'Decision Regret' in Nurses Linked to Fatigue
That's why I was especially intrigued when I read last week about a study in the January issue of the American Journal of Critical Care that links nurse fatigue with "decision regret," which is defined as "a negative cognitive emotion that occurs when the actual outcome differs from the desired or expected outcome."
How Much Sleep is Enough?
The study's lead author, Linda D. Scott, PhD, RN, NEA-BC, FAAN, Associate Dean for Academic Affairs at the University of Illinois at Chicago College of Nursing, says sleeping four or five hours per night simply isn't enough.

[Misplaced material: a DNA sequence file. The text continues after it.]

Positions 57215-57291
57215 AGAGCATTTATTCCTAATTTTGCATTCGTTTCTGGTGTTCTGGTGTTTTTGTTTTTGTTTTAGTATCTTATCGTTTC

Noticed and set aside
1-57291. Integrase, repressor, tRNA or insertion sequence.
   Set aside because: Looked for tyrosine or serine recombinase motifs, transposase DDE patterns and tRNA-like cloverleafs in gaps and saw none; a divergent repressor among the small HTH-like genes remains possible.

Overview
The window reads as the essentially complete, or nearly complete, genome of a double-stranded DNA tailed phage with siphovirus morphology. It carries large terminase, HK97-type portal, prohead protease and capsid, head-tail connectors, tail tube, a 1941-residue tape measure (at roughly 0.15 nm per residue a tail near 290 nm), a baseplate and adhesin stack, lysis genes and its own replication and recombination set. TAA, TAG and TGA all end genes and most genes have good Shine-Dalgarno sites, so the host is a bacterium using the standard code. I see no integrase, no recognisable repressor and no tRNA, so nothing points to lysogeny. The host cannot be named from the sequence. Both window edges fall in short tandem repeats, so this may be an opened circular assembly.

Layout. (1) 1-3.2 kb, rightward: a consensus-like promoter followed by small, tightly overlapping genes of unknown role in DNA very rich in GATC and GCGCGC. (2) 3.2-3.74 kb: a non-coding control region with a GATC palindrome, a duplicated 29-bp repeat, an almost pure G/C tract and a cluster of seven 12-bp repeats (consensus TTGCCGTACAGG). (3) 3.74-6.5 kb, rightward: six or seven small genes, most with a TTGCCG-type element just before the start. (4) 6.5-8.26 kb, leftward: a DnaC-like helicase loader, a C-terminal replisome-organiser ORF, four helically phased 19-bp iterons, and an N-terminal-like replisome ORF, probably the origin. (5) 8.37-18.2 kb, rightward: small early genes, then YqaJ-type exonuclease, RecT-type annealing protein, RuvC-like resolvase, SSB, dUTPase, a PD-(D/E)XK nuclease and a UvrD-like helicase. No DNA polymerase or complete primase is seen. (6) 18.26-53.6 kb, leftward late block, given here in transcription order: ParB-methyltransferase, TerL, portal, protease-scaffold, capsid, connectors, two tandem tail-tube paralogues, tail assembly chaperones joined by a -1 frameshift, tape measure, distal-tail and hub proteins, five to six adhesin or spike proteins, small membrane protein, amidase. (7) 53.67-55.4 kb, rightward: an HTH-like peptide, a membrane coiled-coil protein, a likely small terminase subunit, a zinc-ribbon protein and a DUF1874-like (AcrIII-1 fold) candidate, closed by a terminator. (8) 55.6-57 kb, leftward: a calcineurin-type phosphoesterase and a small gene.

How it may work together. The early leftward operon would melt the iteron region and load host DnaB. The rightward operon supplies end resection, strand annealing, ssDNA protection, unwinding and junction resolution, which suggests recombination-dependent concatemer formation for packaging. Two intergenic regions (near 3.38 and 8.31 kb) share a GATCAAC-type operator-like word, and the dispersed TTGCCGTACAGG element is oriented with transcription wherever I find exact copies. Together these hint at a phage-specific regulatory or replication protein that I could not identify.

"We still require eight hours of sleep within a 24-hour period in order to be effective the next day. [Otherwise,] it's very difficult for you to make good decisions," Scott says, adding that losing even one or two hours of sleep each night is enough to impair function. In fact, other research has shown that "20-25 hours of wakefulness produced performance decrements equivalent to those observed at a blood alcohol concentration of 0.10%."
Scott surveyed 605 nurses, and 29% of them reported having experienced decision regret. Nurses with decision regret reported "more fatigue, more daytime sleepiness, less inter-shift recovery, and worse sleep quality than did nurses without decision regret."
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